If you are getting this treatment for the first time, you should arrange to have transportation home, because your vision may be somewhat blurred following the injection. Some patients may notice floating dots or tiny bubbles in the eye which will fade over the coming days to weeks.

 

How will I feel after getting an eye injection?

This is a relatively easy procedure for the great majority of our patients. The most common symptoms reported after this treatment are mild discomfort and irritation for a few hours after the anesthesia wears off—the eye may feel slightly achy, gritty and scratchy.


Discomfort, if present, is usually managed adequately with Tylenol. Most patients return to their usual activities the day after the procedure.


Some patients describe an itchy feeling or the urge to rub the eye. It´s very important to AVOID RUBBING YOUR EYE following this procedure because you can easily scratch the surface of your eye! The anesthetic eye drops and the betadine solution used to treat your eye can sometimes dry your eye´s surface layer (the cornea), making it vulnerable to being easily scratched.


While a scratch on the surface is not dangerous and heals within 24 hours, it can be very painful and causes redness, tearing, and temporary blurred vision. Luckily, this happens rarely, only in about 5% of patients.

 

Are there any complications or risks with getting an eye injection?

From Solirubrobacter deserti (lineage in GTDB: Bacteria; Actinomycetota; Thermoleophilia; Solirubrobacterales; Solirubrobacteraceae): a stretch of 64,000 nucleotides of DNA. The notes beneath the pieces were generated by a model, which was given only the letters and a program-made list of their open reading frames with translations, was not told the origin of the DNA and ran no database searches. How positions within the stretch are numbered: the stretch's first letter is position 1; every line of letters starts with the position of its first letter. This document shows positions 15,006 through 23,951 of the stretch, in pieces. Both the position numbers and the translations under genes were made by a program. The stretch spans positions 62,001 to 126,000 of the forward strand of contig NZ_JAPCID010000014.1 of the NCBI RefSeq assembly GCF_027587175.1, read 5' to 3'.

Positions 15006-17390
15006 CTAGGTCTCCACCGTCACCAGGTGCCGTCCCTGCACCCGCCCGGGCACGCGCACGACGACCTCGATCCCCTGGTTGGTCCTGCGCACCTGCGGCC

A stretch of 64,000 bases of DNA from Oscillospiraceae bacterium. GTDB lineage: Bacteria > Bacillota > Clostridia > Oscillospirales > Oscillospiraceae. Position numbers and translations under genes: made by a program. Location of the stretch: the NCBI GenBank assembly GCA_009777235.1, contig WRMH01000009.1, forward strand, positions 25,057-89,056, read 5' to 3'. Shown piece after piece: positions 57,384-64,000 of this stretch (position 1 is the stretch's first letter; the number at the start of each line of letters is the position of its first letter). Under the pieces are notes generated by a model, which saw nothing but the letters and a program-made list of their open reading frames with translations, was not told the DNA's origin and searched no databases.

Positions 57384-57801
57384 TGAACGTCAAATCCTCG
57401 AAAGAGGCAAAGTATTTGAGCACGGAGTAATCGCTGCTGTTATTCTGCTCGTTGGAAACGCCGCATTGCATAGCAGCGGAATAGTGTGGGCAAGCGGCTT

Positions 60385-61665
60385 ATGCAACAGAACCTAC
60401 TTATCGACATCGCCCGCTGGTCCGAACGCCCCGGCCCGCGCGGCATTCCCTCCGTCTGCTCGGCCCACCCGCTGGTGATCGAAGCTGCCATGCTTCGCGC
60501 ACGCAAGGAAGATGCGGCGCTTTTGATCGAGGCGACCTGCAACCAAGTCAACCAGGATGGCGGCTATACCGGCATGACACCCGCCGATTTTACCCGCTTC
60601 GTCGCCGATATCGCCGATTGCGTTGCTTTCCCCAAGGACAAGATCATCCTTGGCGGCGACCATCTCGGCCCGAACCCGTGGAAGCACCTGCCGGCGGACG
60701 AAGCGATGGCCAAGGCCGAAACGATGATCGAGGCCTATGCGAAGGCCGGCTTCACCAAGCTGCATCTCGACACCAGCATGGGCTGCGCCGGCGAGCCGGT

Complications following an eye injection are extremely rare -- one in two thousand patients may have an adverse reaction. A more common, but not serious complication happens in about 10% of injections, which is a small area of bleeding on the white of the eye near the needle entry point (conjunctival hemorrhage).


It’s just a small bruise from the needle, much like a bruise on your arm after a blood draw. While it looks alarming, it is not harmful to the eye and usually clears up within a week.


The most serious risks following an eye injection include:

• Getting an infection inside the eye
• Inflammation within the eye
• Bleeding inside the eye´s gel-filled center
• Retinal detachment

 

While all of these complications are treatable, they can all compromise your vision.

 

How many injections will I need?

The medications delivered to the inside of the eye have been proven to be very effective in the management of many illnesses for which previously there was no treatment available (such as wet macular degeneration).


Unfortunately, these medications are active in the eye only a certain amount of time, typically 4-8 weeks, after which their effect wears off and additional medication must be added to treat the retina. For this reason, injections may be needed as often as once a month for as long as the disease shows activity.


The schedule for injections and the time between treatments is determined for each patient based on their specific disease. It is extremely important to adhere to the treatment schedule to avoid delays and lapses in treatment that risk vision decline.

 

Schedule your consultation today to learn more about intraocular injections at Assil Eye Institute